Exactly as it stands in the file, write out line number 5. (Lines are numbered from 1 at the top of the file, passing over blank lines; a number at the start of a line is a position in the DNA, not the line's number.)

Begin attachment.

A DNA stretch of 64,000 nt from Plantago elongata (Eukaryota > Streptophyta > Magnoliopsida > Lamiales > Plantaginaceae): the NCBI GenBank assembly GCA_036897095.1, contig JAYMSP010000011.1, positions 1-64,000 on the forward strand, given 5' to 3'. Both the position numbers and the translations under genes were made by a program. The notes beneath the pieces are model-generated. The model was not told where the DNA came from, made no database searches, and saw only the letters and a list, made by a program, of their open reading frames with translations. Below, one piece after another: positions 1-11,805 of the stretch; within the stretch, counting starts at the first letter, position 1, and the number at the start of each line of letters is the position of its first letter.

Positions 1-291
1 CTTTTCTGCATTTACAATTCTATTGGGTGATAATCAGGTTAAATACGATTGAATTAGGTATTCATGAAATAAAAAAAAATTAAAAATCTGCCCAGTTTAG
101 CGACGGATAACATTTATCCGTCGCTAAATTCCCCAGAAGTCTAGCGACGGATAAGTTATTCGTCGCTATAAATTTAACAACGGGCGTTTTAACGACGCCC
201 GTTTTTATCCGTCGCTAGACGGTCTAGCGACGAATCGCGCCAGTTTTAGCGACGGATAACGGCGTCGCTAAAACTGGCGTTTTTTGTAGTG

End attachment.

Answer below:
201 GTTTTTATCCGTCGCTAGACGGTCTAGCGACGAATCGCGCCAGTTTTAGCGACGGATAACGGCGTCGCTAAAACTGGCGTTTTTTGTAGTG